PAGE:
ANALYSIS — I often hear people predicting President Donald Trump’s reelection. Some are conservatives and Trump supporters who echo the president’s unfailing optimism. But others are Democrats who can’t resist embracing a gloom-and-doom scenario.
I usually ask those people why they think Trump will win a second term.
They sometimes mention Russia or the makeup of the Democratic field or the economy. Often, they point out that Trump’s base remains solid and that angry white men will carry him to a second term.
I understand those views, but I was trained as a political scientist to look at the empirical evidence, not my hopes or fears.
The problem, of course, is knowing exactly which empirical evidence is predictive and which could be misleading.
In 2016, many of us looked at the wrong evidence — national public opinion polls that accurately found Hillary Clinton winning by at least a couple of points (she won by 2.1 percentage points) — but we ignored the states, figuring that a 2-point victory would automatically translate into an Electoral College win as well.
It wasn’t an unreasonable assumption, considering that Al Gore won the popular vote by just over 500,000 votes in 2000 but lost the Electoral College by a few hundred Florida chads.
Clinton won the popular vote by just under 3 million votes, a far more substantial popular vote victory than Gore had, yet she lost more crucial states than Gore did.
Lesson learned. The focus this cycle is much more on the Electoral College and the key states that add up to 270 electoral votes. We now have plenty of data to help us examine the president’s reelection prospects. But do the Democrats have anyone who can take advantage of Trump’s political problems?
Long way to go
As everyone knows, the Democratic field is a mess. All the hopefuls have serious blemishes or huge question marks about their appeal.
South Bend, Indiana, Mayor Pete Buttigieg is a terrific speaker, but he’s young, and nobody is sure whether minority voters will ever get excited about his candidacy.
There are others, of course, including Michael Bloomberg, but all have a very long way to go to win the Democratic nomination.
But Democrats who whine about the field and its uncertain fate against Trump ought to remember that most fields seeking to challenge a sitting president look unimpressive.
The contenders invariably look too old or too young. They’re mediocre speakers or political lightweights without the necessary experience. They lack charisma or carry personal or political baggage. Or they have bragged about grabbing women in their private places.
None of these hopefuls could win — but, of course, some did.
The party’s eventual nominee will answer some questions simply by winning the nomination. And the general election campaign will likely answer the rest.
In poll position
But even with the Democrats’ problems, polling doesn’t offer many reasons to believe that Trump will win a second term — or that his electoral fate is sealed.
Virtually all the reputable national polls show the president is in serious trouble, and I’m not just referring to his job approval numbers in the low-to-mid 40s.
Apart from Emerson College polls showing a virtual dead heat between Trump and Warren, most national surveys show Warren leading the president by 5 to 8 points.
Those same polls show Biden leading Trump by 10 to 12 points.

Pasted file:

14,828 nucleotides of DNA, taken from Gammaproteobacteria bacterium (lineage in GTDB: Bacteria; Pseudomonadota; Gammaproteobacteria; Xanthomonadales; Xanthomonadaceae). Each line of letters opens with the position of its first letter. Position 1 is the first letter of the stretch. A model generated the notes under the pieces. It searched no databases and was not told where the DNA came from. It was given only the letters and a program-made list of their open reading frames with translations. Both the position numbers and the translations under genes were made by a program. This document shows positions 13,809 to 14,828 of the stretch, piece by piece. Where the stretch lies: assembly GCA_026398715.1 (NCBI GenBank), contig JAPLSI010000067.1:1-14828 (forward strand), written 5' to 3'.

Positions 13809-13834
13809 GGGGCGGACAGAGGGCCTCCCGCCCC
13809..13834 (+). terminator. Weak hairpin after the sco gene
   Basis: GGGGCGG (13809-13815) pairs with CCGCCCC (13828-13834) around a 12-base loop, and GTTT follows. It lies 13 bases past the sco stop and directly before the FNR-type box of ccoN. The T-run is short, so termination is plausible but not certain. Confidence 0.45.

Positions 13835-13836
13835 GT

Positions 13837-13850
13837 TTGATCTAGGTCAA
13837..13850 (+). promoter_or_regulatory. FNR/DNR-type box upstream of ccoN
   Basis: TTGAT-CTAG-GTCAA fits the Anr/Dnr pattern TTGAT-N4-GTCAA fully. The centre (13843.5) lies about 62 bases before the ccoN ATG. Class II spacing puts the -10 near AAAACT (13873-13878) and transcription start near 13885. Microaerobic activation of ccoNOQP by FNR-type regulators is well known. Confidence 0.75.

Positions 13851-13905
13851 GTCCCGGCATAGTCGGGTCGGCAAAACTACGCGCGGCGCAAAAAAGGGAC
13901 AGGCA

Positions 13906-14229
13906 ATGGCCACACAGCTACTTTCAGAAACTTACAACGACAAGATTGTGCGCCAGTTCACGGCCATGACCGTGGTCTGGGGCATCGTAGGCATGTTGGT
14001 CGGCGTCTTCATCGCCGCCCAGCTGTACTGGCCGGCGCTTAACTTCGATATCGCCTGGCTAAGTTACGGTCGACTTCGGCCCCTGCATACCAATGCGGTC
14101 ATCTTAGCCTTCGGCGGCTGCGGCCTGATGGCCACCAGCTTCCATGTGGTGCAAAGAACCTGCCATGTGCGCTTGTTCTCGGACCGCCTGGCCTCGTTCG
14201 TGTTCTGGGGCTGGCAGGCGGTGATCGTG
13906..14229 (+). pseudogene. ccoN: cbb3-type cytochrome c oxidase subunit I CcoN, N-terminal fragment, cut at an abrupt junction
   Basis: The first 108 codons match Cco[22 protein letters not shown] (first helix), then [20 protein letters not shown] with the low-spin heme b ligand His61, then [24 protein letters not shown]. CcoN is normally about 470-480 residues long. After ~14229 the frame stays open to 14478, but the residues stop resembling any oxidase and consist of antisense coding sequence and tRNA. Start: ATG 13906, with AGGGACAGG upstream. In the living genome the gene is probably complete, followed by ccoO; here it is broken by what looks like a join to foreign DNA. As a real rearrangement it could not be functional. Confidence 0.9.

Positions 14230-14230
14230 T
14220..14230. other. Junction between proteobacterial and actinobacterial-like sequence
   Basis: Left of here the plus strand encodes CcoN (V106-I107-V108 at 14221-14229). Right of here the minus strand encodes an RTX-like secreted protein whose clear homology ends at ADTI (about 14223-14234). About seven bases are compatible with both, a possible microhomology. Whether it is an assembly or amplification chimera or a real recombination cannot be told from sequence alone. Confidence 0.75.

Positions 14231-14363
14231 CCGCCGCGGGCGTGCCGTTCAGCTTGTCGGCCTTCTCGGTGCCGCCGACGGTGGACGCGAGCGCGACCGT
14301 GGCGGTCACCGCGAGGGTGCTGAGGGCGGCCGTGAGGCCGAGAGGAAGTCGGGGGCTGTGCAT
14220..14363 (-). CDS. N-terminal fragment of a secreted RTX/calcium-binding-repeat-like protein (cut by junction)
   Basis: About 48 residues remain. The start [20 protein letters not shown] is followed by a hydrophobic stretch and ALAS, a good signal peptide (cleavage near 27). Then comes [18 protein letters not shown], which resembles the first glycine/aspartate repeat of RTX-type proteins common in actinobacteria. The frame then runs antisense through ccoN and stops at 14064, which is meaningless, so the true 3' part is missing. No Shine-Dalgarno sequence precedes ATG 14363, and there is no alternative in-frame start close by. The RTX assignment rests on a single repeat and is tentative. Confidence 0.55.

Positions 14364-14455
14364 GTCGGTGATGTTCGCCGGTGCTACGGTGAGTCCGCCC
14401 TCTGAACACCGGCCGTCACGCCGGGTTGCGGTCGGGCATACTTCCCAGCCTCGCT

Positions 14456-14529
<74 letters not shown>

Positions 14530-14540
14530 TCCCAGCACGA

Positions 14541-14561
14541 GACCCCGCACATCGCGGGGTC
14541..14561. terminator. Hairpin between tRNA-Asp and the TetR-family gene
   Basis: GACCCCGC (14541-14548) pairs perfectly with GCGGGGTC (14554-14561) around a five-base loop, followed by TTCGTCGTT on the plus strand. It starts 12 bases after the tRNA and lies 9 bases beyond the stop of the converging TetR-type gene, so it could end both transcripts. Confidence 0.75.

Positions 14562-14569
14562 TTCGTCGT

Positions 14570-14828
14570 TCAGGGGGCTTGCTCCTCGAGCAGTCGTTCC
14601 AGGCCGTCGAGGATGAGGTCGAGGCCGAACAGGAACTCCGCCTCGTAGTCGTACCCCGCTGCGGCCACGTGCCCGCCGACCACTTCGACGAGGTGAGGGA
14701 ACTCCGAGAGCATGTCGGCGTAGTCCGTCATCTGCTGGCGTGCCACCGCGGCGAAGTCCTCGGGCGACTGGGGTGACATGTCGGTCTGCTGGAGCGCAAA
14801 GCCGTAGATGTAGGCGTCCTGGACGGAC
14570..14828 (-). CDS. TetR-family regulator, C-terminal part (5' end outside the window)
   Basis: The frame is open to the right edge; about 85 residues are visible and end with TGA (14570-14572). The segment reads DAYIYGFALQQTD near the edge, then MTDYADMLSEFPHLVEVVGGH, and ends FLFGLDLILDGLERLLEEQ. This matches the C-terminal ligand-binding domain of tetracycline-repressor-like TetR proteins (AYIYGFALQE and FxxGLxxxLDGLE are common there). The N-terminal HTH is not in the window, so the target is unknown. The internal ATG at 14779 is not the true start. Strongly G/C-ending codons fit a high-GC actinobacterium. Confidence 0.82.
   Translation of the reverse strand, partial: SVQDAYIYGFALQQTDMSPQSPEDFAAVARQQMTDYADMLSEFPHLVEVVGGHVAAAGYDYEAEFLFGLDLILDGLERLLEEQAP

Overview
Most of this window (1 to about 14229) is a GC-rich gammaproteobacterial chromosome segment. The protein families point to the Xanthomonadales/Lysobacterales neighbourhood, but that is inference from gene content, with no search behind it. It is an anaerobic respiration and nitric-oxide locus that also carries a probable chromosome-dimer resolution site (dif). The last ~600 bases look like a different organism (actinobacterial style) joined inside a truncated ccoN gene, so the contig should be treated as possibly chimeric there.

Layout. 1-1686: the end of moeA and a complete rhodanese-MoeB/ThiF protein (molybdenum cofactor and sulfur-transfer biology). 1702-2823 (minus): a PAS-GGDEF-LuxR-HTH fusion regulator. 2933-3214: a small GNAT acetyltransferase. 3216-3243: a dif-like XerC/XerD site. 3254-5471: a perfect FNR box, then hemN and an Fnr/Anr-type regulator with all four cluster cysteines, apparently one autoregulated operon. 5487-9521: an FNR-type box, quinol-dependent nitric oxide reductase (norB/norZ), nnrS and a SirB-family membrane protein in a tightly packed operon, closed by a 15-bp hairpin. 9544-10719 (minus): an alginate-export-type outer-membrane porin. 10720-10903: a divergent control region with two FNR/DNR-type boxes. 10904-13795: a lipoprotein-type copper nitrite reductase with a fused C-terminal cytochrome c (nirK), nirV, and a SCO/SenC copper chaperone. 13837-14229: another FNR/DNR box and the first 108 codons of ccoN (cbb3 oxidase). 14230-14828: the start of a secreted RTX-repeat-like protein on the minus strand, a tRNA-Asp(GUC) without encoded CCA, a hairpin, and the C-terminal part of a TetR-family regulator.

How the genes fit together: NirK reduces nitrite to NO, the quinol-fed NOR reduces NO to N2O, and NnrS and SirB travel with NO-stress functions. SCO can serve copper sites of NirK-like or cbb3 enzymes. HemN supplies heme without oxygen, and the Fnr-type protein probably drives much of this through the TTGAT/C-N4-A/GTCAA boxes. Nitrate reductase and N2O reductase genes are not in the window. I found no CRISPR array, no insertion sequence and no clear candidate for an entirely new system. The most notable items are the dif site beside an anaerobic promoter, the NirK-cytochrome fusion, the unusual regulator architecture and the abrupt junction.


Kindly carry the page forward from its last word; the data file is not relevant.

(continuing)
Even Sanders, who is outside the political mainstream, leads Trump by 6 to 9 points in most surveys (again excluding Emerson, which always seems to be an outlier).
There are a few polls showing trial heats of Trump-Buttigieg, but the few reputable surveys suggest anything from an even race to Buttigieg up by a half-dozen points.
Of course, we all have discounted national polls because of what happened three years ago. But if the Democratic nominee wins not by 2 points but by 6 or 8, it would be difficult for Trump to win at least 270 electoral votes.
Democratic nervousness seems to stem primarily from a handful of polls in a few crucial states, including the three key Great Lakes states that Clinton lost: Michigan, Pennsylvania and Wisconsin. (They seem to ignore Arizona and Florida, two interesting states that offer Democrats serious opportunities next year.)
There are relatively few highly regarded polls in these and other swing states, and that undoubtedly has added to Democratic anxiety.
So has a series of New York Times/Siena College polls showing close races for various challengers to Trump.
But again, we are talking about a handful of polls in states that are not early in the nominating process.
In other words, states where swing voters have not really focused on the candidates.
The state polls show mixed results, some showing Trump ahead and others suggesting that Biden, at least, has a narrow but clear general election advantage.
For now, there is simply no empirical reason to believe that Trump will win next year.
In fact, the evidence is not compelling in either direction. A strong Democratic turnout, including votes from people who voted third party the last time or skipped the presidential race entirely, would put the president in a substantial electoral hole.
On the other hand, poor minority turnout would create a challenging environment for the eventual Democratic nominee.
For the moment, all we can safely say is that polls continue to confirm that Trump is in deep trouble, with a job approval rating that no incumbent president seeking reelection would want.
So regardless of whether you support the president or oppose him, put aside your hopes, dreams and phobias for at least another few months, when we may have a better handle on the Democratic race and the general election.
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